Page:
RK: Well it’s not even that but the music situation here is so messed up. Honestly not just for rappers but for musicians in general. 2fm is the national station, load of support there from great people there, but you would have more chance of getting hit with a meteorite than getting day time playlisted on 2fm as an Irish act; It’s almost impossible. The [Original] Rudeboys, one of the biggest bands in Ireland, when do you hear them on RTE in the day? Never. Republic of Loose? Never. They only support when you blow up somewhere else and that goes for every successful Irish act; The Script, The Corrs, Maverick Sabre.  As far as Hip-Hop, I don’t even respect a lot of these journalists views on hip-hop in Ireland. I said it before and Jim Carroll got mad at me on his blog over it but there are only a handful of music journalists that are even qualified to talk hip-hop.  They have no foundation in it. That annoys me.  As far as the rappers getting their big break, I don’t mean this to sound anyway arrogant but that conversation is only real because of me. Because before me you had what Scary did, and honestly I have had my ups and downs with Mek and Ri Ra over certain things said over the years but they had a big influence on me and showed me from age 13 I could do what I wanted to do. You had MJEX who had a certain level of success. Anyone can say what they want but the ONLY one who has consistently year in year out done things big is me.  As far as a “Big Break”  people make their own luck in life so if they are good enough and work hard enough they can get something out of it but I wouldn’t blow the retirement fund.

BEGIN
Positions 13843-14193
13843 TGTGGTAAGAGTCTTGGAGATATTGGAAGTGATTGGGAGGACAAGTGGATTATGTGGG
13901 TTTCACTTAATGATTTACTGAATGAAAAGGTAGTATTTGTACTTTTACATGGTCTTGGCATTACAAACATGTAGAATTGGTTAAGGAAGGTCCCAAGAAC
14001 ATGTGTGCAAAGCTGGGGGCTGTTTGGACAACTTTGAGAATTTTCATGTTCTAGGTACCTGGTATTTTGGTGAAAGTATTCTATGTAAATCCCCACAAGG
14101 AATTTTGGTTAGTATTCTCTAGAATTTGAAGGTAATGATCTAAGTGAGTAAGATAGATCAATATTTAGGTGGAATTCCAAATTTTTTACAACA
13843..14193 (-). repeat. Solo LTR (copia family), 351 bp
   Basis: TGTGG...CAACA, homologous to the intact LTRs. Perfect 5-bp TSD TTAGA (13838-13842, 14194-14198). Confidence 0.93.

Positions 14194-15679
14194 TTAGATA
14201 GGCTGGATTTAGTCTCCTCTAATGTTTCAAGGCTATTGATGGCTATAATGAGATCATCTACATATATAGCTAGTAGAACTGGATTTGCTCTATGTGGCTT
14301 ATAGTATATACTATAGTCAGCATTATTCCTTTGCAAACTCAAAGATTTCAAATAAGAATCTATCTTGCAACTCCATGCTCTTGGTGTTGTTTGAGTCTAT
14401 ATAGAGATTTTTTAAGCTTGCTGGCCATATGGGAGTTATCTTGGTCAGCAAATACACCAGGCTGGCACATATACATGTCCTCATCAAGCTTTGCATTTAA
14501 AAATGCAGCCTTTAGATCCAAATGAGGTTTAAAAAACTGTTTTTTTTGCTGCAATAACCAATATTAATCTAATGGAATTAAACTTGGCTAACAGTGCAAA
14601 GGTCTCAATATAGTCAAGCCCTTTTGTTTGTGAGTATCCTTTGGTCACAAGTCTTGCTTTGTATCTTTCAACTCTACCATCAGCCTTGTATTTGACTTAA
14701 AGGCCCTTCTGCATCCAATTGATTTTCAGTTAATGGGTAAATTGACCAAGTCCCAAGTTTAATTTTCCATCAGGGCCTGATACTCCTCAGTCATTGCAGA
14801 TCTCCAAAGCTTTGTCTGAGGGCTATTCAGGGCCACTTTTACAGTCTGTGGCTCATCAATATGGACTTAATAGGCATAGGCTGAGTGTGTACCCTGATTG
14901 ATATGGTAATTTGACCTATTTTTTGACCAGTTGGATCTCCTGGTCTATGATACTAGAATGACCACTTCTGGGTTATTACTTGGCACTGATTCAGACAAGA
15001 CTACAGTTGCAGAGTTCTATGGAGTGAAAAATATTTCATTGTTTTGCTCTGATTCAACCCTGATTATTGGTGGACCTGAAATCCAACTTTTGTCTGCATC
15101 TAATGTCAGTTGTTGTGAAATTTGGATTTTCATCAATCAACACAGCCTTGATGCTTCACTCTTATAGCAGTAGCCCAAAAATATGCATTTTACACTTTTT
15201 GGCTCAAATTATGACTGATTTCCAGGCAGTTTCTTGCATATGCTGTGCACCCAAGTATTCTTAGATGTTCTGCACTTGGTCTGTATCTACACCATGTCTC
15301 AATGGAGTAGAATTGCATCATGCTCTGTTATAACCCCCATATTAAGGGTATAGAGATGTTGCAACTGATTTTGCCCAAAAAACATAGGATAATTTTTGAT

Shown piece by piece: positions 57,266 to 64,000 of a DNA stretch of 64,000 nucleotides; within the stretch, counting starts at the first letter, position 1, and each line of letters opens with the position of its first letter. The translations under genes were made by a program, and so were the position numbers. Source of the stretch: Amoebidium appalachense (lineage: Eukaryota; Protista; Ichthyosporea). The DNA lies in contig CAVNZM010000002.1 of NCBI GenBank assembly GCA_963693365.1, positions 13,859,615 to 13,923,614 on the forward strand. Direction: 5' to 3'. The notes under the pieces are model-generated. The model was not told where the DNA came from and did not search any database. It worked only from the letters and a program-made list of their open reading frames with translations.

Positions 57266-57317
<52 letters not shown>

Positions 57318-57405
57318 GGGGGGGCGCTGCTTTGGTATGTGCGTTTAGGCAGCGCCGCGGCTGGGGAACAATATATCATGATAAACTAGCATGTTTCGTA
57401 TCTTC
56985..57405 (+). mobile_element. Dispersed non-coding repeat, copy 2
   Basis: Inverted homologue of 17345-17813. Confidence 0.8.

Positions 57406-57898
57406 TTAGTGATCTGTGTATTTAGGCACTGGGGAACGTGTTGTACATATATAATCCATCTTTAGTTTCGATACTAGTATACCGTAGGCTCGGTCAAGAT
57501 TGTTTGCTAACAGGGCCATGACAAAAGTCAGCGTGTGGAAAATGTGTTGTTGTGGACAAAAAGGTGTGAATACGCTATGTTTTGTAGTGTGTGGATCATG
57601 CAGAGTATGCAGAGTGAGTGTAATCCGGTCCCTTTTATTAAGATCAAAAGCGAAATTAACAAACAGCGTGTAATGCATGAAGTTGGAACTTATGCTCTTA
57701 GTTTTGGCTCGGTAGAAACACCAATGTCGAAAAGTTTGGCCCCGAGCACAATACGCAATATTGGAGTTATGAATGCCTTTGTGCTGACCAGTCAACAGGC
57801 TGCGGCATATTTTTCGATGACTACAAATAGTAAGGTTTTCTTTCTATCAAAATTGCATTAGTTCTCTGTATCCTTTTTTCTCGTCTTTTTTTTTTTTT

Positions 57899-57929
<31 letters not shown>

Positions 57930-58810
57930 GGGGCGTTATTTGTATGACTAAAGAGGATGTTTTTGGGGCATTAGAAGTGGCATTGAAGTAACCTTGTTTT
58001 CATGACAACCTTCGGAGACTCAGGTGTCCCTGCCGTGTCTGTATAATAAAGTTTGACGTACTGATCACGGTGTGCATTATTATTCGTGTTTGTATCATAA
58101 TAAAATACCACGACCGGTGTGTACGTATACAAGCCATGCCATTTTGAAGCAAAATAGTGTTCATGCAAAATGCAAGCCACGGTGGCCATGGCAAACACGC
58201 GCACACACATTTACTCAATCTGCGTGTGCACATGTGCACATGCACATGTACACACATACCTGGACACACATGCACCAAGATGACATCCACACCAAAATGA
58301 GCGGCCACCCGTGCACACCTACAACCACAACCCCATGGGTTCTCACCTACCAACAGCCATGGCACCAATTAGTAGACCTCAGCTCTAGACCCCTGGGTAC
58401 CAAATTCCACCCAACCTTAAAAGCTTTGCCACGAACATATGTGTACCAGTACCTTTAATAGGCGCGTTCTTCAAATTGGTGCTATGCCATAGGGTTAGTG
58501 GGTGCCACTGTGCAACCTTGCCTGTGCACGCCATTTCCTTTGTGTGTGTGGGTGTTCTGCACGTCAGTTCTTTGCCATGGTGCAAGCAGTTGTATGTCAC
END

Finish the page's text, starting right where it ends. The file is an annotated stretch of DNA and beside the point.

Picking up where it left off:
KS: You said it won’t be a “Black Album” moment, referencing Jay-Z’s short-lived retirement. Is there anything that could change your mind at this point?

RK: Who knows? I can’t tell what is going to happen in the future.  If the people want it who knows maybe I could return but for now I am just wanting to leave on a high, show what I can do and relax a little bit and enjoy life.

KS: You have probably had the most eventful and storied career of any Irish rapper, from working with Memphis Bleek, 16 Bars, to getting love in the UK, the US and around the world; what do you look back on as some of the highlights of the last 10 years or so.